In 1945, with World War II having come to an end, Sam and Helen Walton purchased the franchise for a Ben Franklin five-and-dime store in downtown Newport, the county seat of Jackson County. Newport was thriving in those days. Stores stayed open late on Saturday nights as thousands of sharecroppers and tenant farmers came to town from surrounding farms to do their shopping for the week.
The Newport Daily Independent proclaimed that Jackson County ranked 10th nationally among counties in cotton production, eighth in rice, 11th in soybeans, 42nd in timber and 110th in strawberries.
Sam Walton, a Kingfisher, Okla., native who earned a business degree from the University of Missouri in 1940, had shown an early aptitude for business. He sold magazine subscriptions as a boy and worked his way through college by managing newspaper routes. Walton went to work for J.C. Penney after college and returned to Oklahoma in 1942 to work for a gunpowder manufacturer at Claremore. It was there that he met Helen Robson, the daughter of a well-known rancher and attorney. Sam Walton joined the U.S. Army on July 16, 1942, and
married Helen on Feb. 14, 1943.
It was at that Ben Franklin store in Newport that Sam Walton began developing the retail strategies that would make him America's richest man.
Walton, who died in 1992, wrote in his biography Sam Walton: Made in America: "Here's the simple lesson we learned. ... By cutting your price, you can boost your sales to a point where you earn far more at the cheaper retail price than you would have by selling the item at the higher price. In retailer language, you can lower your markup but earn more because of the increased volume."
"Growing from a sales volume of $80,000 to $225,000 in three years, the Newport store was so successful that the landlord did not renew Walton's lease, giving the location instead to his own son," Kim Martin writes for the Encyclopedia of Arkansas History & Culture. "The Waltons moved to Bentonville on May 1, 1950. By May 9, with his father-in-law's help, Walton had bought the Harrison Variety Store and opened for business with a one-day remodeling sale. Although a Ben Franklin store, it was named Walton's 5 & 10."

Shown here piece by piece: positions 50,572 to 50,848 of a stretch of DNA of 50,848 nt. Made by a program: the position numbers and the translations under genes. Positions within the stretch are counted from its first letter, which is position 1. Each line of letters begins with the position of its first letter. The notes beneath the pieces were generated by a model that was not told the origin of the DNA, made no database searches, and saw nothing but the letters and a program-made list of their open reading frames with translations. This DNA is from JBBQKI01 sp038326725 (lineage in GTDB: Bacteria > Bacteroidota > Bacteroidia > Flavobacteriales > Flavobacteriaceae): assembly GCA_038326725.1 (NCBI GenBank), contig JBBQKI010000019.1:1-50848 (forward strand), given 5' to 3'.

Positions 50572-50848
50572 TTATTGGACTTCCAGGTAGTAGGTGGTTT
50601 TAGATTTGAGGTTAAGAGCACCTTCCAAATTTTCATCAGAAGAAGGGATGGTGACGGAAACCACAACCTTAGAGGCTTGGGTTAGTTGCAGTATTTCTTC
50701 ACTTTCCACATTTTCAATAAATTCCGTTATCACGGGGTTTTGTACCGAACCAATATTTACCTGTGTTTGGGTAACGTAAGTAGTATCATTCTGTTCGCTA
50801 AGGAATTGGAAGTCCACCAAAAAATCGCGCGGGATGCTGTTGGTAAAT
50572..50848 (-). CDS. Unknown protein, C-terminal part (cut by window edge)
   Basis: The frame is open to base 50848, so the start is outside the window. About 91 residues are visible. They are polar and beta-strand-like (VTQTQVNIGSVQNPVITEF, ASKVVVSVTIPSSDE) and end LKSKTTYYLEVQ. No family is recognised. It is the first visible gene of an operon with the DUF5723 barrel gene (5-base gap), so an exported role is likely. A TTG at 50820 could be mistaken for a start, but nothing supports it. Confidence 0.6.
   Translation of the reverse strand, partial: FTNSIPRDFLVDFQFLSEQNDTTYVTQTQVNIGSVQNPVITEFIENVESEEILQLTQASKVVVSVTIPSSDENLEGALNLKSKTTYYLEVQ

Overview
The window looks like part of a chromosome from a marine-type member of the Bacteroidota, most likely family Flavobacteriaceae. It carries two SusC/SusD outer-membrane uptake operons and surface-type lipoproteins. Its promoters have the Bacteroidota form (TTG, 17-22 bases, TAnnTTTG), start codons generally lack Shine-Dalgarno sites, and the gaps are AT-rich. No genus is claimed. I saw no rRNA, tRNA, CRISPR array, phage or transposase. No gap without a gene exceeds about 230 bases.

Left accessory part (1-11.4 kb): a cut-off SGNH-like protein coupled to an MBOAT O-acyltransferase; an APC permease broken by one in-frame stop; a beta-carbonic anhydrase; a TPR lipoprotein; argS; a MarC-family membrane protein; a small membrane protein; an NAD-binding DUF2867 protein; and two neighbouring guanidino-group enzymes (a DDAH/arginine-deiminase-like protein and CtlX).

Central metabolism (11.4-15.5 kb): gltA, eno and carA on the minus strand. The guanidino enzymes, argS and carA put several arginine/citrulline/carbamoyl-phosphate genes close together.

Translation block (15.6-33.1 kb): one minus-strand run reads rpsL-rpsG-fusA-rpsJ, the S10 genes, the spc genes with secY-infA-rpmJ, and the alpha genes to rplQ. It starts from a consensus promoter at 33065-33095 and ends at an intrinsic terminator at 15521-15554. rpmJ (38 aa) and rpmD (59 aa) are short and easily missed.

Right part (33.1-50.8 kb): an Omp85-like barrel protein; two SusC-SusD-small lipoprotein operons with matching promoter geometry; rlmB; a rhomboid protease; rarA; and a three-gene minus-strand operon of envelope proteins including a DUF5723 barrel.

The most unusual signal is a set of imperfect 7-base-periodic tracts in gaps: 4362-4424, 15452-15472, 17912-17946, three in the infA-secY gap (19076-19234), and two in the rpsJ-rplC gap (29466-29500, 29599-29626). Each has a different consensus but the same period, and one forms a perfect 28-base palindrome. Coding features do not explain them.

Sam and Helen Walton would never live in the Delta again, but they maintained warm feelings for Newport and the people they met there.
That's part of the reason why Kyle Peterson is nursing a cup of coffee on a cold, rainy Monday afternoon in December at Yazoo Pass, a hip espresso bar and bistro in downtown Clarksdale, Miss. In June 2016, Peterson was named executive director of the Walton Family Foundation, the Bentonville-based charitable powerhouse that awards grants totaling almost $400 million annually. On this day, Peterson is visiting with Gabriel Fotsing, a native of Cameroon who moved from Africa to Houston with his parents in 2000.
During his high school years in Houston, Fotsing read everything he could find regarding standardized test preparation, college admissions and scholarships. He was accepted to all 10 colleges to which he applied. In 2010, Fotsing received a bachelor's degree from Harvard University, where he had studied economics and French.
Fotsing joined the Teach for America program after graduation and was assigned to Lee High School at Marianna, where he taught French, physical science and biology. He also helped students in the district, which is in one of the poorest areas of the country, learn how to apply for college. Those students earned more than $900,000 in scholarships. In his spare time, Fotsing raised $46,000 in donations so he could take 10 students on an eight-day field trip to France.
Fotsing, who's wearing a Harvard pullover, founded an organization five years ago known as the College Initiative. It has helped high school students in east Arkansas and Memphis gain admission to Harvard, Stanford, Cornell, Vanderbilt, Brown and other prestigious universities. Based in Memphis, the College Initiative now serves almost 1,000 students. Those students meet with mentors on a weekly basis to prepare for college admission exams and learn about scholarship opportunities.
"We let students know on the front end that it's going to take a lot of work," Fotsing tells Peterson. "I'm passionate about this. The first two years were very stressful as we tried to get the initiative up and running. Now we're getting to the fun part as we see the students achieve their dreams. We have a 76 percent college retention rate."
The College Initiative is funded in part by the Walton Family Foundation. When Arkansans read about the work of the foundation, it's often because of large grants being awarded in northwest Arkansas. Few people realize that the Delta is also considered part of what the foundation calls the home region. Having watched other foundations spread themselves too thinly through the decades, the Walton Family Foundation focuses most of its Delta efforts on Phillips County in Arkansas and Coahoma County, which is just across the Mississippi River in Mississippi.
Organizations the foundation has helped fund in Phillips County in recent years include Boys and Girls Club of Phillips County, Phillips County Port Authority, KIPP Delta Public Schools and DeltaCAN, part of an effort that helped all seniors from Helena-West Helena Central High School get accepted to college for the first time in school history.